2 moms found this helpful


answers from Austin on

First of all there was a case here in Austin at a day care where the woman had used hot sauce and slapping as punishment and the State has closed down her day care. She said "it was just a drop here or there" and "the small slaps were to help the kids behave and listen to her."

I have never agreed with making a nap or going to bed a form of punishment. It will lead to fights about going to bed at some point.

3 and 4 year olds want some control. Give your son choices. So what he does not want to wear what you all picked out last night, don't you change your mind when you wake up in the morning? Even if it is not a "put together outfit" does it matter?

Pick your battles.
The potty training, sounds like maybe he needs control over this.
Instead of saying "go to the potty". How about trying "in 2 minutes, you need to go and try to potty." set a timer and hand it to him. You can find them with clips to wear on his waist band. In 2 minutes have him go on his own. Congratulate him when he goes.

Let him know when you are proud of him for doing as you ask.

I agree with always using manners with each other. You will feel like you are in a play with your husband and son, but modeling the behavior so that it just becomes part of your everyday conversations, will make it easier.

Give him a heads up on what the day and schedule will be like. Please pick up your toys in 3 minutes. Please put on your shoes, we will be leaving in 5 minutes. When you start getting ready for transitions, allow your son to know so he can also transition.

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answers from Dallas on

I'm not trying to sound harsh, but it seems your son knows he is in charge. Yelling at his parents and saying no back off are signs of disrespect. I would put him in his room on his bed and tell him he can come out, Untill w he can speak nicely. Yes you will have to do this continously. Untill he understands that you are the boss. If the behaivor continues then I would take privileges away untill he understand that being ugly gets ugly results and being nice to others will get good things. Conistance is the key. Good luck.

1 mom found this helpful


answers from Kansas City on

Well, first I would quit asking him to do things. we tell our 3yo to do things. We are the parents and he knows that he needs to be the one asking, not us. Just be firm with him.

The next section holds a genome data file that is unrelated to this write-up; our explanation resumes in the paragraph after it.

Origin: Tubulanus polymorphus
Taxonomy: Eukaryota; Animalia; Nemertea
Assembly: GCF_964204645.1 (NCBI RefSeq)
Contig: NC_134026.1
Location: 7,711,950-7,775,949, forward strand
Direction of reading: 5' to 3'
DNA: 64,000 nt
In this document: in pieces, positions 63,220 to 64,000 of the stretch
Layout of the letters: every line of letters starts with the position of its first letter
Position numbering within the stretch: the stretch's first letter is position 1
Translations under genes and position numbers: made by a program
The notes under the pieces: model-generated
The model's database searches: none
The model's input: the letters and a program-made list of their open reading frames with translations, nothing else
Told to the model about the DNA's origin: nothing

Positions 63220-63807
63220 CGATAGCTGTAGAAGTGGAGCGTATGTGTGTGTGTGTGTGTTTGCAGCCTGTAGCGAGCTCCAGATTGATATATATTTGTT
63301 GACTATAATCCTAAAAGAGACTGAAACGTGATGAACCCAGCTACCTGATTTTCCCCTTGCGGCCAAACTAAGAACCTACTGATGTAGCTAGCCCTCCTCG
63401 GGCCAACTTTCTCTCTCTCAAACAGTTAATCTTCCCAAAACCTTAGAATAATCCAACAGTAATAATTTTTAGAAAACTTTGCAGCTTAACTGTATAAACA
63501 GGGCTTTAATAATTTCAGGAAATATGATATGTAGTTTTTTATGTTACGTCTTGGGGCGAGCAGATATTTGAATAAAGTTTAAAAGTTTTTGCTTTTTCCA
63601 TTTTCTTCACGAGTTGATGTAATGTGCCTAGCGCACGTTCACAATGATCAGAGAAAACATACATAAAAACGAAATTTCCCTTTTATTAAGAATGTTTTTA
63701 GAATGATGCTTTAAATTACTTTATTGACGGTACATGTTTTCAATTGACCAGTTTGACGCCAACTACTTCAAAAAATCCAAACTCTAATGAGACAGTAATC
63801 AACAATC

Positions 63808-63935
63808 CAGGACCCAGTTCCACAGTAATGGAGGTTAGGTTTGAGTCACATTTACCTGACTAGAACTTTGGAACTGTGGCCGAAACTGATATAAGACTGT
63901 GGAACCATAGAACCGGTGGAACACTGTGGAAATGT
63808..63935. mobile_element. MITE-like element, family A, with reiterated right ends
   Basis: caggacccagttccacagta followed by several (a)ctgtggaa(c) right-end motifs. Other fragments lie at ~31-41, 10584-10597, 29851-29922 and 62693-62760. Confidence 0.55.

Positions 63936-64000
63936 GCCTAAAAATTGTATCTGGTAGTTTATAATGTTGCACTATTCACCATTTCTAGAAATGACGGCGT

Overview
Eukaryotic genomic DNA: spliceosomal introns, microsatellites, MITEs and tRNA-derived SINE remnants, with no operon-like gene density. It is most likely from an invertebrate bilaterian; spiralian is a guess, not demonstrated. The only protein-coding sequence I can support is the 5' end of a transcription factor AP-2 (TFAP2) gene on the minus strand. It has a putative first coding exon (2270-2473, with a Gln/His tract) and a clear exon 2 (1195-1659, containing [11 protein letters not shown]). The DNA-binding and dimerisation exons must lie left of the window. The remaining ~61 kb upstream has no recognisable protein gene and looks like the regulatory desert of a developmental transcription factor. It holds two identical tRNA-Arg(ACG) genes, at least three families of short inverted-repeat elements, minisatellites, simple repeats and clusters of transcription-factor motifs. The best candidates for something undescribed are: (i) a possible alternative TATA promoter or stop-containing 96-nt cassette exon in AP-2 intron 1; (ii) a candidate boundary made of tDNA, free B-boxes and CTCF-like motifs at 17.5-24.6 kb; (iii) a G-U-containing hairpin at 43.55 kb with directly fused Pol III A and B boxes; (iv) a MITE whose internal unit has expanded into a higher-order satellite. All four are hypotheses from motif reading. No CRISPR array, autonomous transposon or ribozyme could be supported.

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answers from Pueblo on

I know some people will argue against this but when my kids try to yell at me like that or tell me "no" I give them 2 chances. First time it happens I get in their face and firmly tell them that I am the boss here and they DO NOT tell me no. Its ok to get mad but it is not ok to talk to me like that. And then I give them a fair warning, If I ever heard that again I will slap your mouth. and then I follow through. As soon as I heard "No..." again I slapped their mouth,not hard enough to even cause a fat lip just enough to get their attention, and I reiterate what I said, they do not tell me no and then I make sure they do what it was they were told to do, even if I have to force them.

Now on the flip side if I tell them to do something and they cooperate and we have no problems I am all over them with praise and hugs and positive reinforcement. I know my suggestion sounds harsh but I have 5 kids ages from 10-2yrs and I don't have any problems with my kids obeying me and we never have back talk issues or angry outbursts.

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answers from Honolulu on

in addition to all the other suggestions:

one thing that you may try is to make things a TEAM... with him.
So he knows/understands that it is not just him against the world... emphasize FAMILY and that you are ALL a TEAM... and what that means.

Ask him: "how can you help the family?" "How can you talk to show you care...?" And show him... teach him that concept of family and being a team... and that HE is a PART of it all TOO.

Next, when a child comes home... they are often at their wits end and tired out from ALL day at school. Then they come home and deflate.... and vent it out. They have to "transition" to it. They spend ALL day doing what is told to them... and being dutiful, and being at the end of "orders" and continuous EXPECTATIONS upon them. This is real hard for a young child to endure, all day. Then they come home and its a storm.... as they deflate, and de-stress. So allow him a bit of time... after he comes home... to just transition, to deflate, to unwind... and just do nothing. Nothing. And feed him a snack. Let him talk about his day/vent... and validate him. Show him you are "hearing' him and him telling you about his day. Conversing.
This is what my girl just NEEDS after coming home from school. Some days she comes home and just looks SO drained and tired. And I know she is at the end of her patience. So I ALLOW her to just gel... and hang out and relax, unwind. It helps a great deal.

Next, the book "How to talk to kids will listen and listen so kids will talk" is REAL great. You can find it at Amazon or E-bay or any bookstore. There is also a book I heard about on this site called 'Have a new kid by Friday." Which you can also get at Amazon and read the reviews there.

Then, I would also just talk with your boy... and see why he acts like that? Does he have a reason? Does he feel "good" acting like that to you both? Ask him. Tell him you all love him but cannot be happy when he talks so disrespectfully to you both. Tell him you are all a team... and that means "trying your best...." and helping the family to be happy and to work through problems TOGETHER... not against each other.
Teach him how to express his feelings.... positively. He can say for example: "I'm grumpy. Please leave me alone for a moment... when I"m ready I will say so..." or, " I'm frustrated... I don't know why. I just need to lay here.... and relax..." etc. My son is only 3.5 years old... and he will actually tell us these things. I am proud of him. He knows himself and will express what "he" needs at the moment. I encourage that in my kids.
One time my son actually told me "I'm not happy with you Mommy..." and INSTEAD of getting mad or scolding him, I asked him "why." And he said its because I am rushing him to get ready. He was looking for something before we got in the car. And I was PROUD of him for saying that and I told him I respected that... because also, he did NOT tantrum about it. But said to me, how he felt and what was wrong.